Henry Fleuss

FleussHenry A. Fleuss
The first commercially practical closed-circuit scuba was designed and built by the diving engineer Henry Fleuss in 1878, while working for Siebe Gorman in London.
In 1878 he was granted a patent which improved rebreathers.

Robert Davis (inventor)

Robert DavisRobert Henry DavisSir Robert Davis
Sir Robert Davis, head of Siebe Gorman, improved the oxygen rebreather in 1910 with his invention of the Davis Submerged Escape Apparatus, the first practical rebreather to be made in quantity.
His main invention was the Davis Submerged Escape Apparatus, an oxygen rebreather that Davis patented for the first time in 1910, inspired by the rebreathers that Henry Fleuss patented as of 1876.

Oxygen

OO 2 molecular oxygen
A rebreather is a breathing apparatus that absorbs the carbon dioxide of a user's exhaled breath to permit the rebreathing (recycling) of the substantially unused oxygen content, and unused inert content when present, of each breath.
Pure or nearly pure use in diving at pressures higher than atmospheric is usually limited to rebreathers, or decompression at relatively shallow depths (~6 meters depth, or less), or medical treatment in recompression chambers at pressures up to 2.8 bar, where acute oxygen toxicity can be managed without the risk of drowning.

Frogman

frogmencombat divercombat divers
The purpose is to extend the breathing endurance of a limited gas supply, and, for covert military use by frogmen, eliminating the bubbles appearing when using an open circuit system.
In the U.S. military and intelligence community, divers trained in scuba or CCUBA who deploy for tactical assault missions are called "combat divers".

Christian J. Lambertsen

Christian LambertsenChris LambertsenLambertsen
Rebreathers for the US Navy were developed by Dr. Christian J. Lambertsen for underwater warfare.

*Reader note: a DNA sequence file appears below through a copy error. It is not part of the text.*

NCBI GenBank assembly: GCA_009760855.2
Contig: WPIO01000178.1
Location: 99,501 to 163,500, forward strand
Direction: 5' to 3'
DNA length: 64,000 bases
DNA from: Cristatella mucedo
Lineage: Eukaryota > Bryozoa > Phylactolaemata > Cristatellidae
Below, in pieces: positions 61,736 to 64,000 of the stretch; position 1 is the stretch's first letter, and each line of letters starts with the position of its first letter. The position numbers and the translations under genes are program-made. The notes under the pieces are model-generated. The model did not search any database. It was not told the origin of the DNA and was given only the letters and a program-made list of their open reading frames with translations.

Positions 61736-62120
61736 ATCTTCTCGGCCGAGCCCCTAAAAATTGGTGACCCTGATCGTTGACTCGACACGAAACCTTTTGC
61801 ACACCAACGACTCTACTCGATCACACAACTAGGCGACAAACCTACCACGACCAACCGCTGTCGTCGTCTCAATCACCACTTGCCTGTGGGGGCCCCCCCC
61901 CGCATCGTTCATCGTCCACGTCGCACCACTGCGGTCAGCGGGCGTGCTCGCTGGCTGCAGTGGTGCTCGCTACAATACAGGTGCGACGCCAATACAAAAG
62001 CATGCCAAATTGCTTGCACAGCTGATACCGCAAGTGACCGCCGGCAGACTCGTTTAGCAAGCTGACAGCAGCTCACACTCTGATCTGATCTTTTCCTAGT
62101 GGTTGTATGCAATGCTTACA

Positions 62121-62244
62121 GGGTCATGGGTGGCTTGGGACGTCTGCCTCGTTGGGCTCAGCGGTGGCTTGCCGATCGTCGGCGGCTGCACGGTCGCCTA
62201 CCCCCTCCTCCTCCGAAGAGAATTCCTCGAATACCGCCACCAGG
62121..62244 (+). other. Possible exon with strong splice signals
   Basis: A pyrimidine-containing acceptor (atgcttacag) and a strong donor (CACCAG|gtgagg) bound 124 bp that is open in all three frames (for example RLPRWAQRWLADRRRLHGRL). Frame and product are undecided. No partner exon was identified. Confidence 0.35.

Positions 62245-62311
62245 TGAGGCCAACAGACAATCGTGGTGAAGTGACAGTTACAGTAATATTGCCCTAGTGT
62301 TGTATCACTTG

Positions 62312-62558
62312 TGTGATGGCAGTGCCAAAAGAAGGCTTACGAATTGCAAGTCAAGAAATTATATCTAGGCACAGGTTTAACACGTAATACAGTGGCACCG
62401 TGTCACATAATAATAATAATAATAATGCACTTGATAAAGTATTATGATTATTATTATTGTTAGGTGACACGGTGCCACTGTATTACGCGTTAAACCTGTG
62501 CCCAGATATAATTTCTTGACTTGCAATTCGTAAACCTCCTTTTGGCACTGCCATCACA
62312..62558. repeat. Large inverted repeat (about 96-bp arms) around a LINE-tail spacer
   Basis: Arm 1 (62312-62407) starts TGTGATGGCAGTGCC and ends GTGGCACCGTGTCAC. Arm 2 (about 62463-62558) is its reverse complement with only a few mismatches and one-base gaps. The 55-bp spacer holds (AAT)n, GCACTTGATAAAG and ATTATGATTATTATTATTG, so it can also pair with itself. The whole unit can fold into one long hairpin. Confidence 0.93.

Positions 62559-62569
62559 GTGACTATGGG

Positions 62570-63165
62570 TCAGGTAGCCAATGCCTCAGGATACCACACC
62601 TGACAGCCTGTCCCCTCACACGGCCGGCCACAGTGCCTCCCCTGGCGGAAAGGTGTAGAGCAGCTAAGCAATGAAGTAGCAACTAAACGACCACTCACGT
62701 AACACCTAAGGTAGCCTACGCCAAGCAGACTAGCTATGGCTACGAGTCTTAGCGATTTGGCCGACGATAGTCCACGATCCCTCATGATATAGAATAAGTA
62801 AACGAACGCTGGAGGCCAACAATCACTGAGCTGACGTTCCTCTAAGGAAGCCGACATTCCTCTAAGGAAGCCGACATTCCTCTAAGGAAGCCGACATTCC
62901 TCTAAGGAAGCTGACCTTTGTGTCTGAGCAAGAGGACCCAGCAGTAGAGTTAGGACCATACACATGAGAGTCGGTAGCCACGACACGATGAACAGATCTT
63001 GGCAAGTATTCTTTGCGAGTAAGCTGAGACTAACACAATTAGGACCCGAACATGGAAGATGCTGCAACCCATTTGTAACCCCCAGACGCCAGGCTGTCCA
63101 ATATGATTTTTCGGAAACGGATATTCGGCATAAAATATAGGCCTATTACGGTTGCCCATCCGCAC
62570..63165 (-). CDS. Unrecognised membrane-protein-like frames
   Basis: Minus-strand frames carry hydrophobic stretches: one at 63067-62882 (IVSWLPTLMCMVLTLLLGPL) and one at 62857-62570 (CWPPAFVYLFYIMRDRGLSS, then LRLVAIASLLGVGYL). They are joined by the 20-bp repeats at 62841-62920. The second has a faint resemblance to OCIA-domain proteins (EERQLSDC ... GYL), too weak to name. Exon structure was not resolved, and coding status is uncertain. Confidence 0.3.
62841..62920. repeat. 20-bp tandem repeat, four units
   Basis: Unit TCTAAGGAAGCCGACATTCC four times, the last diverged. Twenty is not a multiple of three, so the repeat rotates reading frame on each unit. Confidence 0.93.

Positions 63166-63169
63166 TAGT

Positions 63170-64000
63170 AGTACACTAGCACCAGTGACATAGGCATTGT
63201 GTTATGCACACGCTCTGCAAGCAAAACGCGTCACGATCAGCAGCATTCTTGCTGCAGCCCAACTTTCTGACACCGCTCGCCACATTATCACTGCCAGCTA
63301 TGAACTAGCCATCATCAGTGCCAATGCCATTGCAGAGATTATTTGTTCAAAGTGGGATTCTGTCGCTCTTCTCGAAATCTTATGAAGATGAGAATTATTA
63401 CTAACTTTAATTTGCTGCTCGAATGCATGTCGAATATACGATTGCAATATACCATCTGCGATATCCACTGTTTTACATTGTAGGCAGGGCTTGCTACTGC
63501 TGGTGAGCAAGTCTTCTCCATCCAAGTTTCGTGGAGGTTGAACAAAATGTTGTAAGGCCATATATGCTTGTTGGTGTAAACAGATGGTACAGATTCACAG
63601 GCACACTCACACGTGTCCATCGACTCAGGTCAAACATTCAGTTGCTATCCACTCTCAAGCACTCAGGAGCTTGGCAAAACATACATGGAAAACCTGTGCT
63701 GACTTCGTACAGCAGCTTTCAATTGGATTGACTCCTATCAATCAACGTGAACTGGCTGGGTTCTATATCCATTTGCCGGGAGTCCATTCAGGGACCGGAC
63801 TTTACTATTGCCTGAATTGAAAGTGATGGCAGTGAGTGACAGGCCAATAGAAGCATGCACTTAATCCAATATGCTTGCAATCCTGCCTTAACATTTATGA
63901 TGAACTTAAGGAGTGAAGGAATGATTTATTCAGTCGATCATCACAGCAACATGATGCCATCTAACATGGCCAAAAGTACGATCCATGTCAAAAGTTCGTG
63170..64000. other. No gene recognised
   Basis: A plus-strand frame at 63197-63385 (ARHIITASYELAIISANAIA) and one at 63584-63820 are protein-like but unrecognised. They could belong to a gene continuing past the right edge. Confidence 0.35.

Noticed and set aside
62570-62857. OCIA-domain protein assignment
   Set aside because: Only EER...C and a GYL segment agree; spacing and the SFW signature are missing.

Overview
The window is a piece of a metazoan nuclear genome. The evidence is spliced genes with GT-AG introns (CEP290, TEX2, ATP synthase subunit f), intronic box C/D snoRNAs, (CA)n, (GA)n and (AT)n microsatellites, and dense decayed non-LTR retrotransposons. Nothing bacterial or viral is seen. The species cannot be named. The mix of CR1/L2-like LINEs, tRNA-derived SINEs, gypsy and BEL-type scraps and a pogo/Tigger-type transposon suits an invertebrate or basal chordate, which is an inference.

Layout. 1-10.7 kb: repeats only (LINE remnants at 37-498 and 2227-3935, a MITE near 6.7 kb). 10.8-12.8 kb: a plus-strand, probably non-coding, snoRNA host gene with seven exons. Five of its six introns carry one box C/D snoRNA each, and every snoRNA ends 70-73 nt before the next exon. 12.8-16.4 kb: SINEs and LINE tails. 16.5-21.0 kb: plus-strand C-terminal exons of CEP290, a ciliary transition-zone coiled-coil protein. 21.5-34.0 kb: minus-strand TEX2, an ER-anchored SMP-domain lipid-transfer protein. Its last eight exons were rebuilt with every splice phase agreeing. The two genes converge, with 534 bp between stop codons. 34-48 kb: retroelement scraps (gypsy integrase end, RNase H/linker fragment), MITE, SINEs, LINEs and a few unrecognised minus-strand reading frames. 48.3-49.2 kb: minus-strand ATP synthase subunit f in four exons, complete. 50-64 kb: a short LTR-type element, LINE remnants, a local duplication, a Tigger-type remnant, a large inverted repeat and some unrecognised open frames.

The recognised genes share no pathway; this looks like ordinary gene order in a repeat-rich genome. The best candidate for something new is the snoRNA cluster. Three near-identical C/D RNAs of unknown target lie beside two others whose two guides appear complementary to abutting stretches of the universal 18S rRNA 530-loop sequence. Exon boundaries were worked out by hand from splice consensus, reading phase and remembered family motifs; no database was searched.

Christian James Lambertsen (May 15, 1917 – February 11, 2011) was an American environmental medicine and diving medicine specialist who was principally responsible for developing the United States Navy frogmen's rebreathers in the early 1940s for underwater warfare.

Hans Hass

HansHans and Lotte HassHans Hass, Ph.D.
The diving pioneer Hans Hass used Dräger oxygen rebreathers in the early 1940s for underwater cinematography.
He led development of a type of rebreather.

Decima Flottiglia MAS

Decima MASX MAS10th Light Flotilla
This practice soon came to the attention of the Italian Navy, which developed its frogman unit Decima Flottiglia MAS and was used effectively in World War II.
In the 1930s Italian sport spearfishermen began using industrial or submarine-escape oxygen rebreathers, starting scuba diving in Italy.

Siebe Gorman

Siebe Gorman & Company LtdSiebe Gorman CompanySiebe, Gorman & Co.
Sir Robert Davis, head of Siebe Gorman, improved the oxygen rebreather in 1910 with his invention of the Davis Submerged Escape Apparatus, the first practical rebreather to be made in quantity. The first commercially practical closed-circuit scuba was designed and built by the diving engineer Henry Fleuss in 1878, while working for Siebe Gorman in London.
See makes of rebreather.

Hydroxide

OHhydroxide ionOH −
Heating turns the saltpetre into potassium oxide or hydroxide, which absorbs carbon dioxide from the air.
Lithium hydroxide is used in breathing gas purification systems for spacecraft, submarines, and rebreathers to remove carbon dioxide from exhaled gas.

Spearfishing

spear fishingspearsspearfishermen
In the 1930s, Italian sport spearfishers began to use the Davis rebreather; Italian manufacturers received a license from the English patent holders to produce it.
Modern scuba diving had its genesis in the systematic use of rebreathers by Italian sport spearfishers during the 1930s.

Halcyon PVR-BASC

PVR-BASC
The Halcyon PVR-BASC uses a variable volume inner bellows system to compensate for depth.
The Halcyon Passive, Variable Ratio-Biased Addition Semi-Closed rebreather is a unique design of semi-closed rebreather using a depth-compensated passive gas addition system.

Cave diving

cave divercave diverscave
Some home made rebreathers were used by cave divers to penetrate cave sumps.
Scuba configurations which are more often found in cave diving than in open water diving include independent or manifolded twin cylinder rigs, side-mount harnesses, sling cylinders, rebreathers and backplate and wing harnesses.

United States Naval Academy

U.S. Naval AcademyNaval AcademyUS Naval Academy
Lambertsen held the first closed-circuit oxygen rebreather course in the United States for the Office of Strategic Services maritime unit at the Naval Academy on 17 May 1943.
Dr. Chris Lambertsen held the first closed-circuit oxygen SCUBA course in the United States for the Office of Strategic Services maritime unit at the academy on 17 May 1943.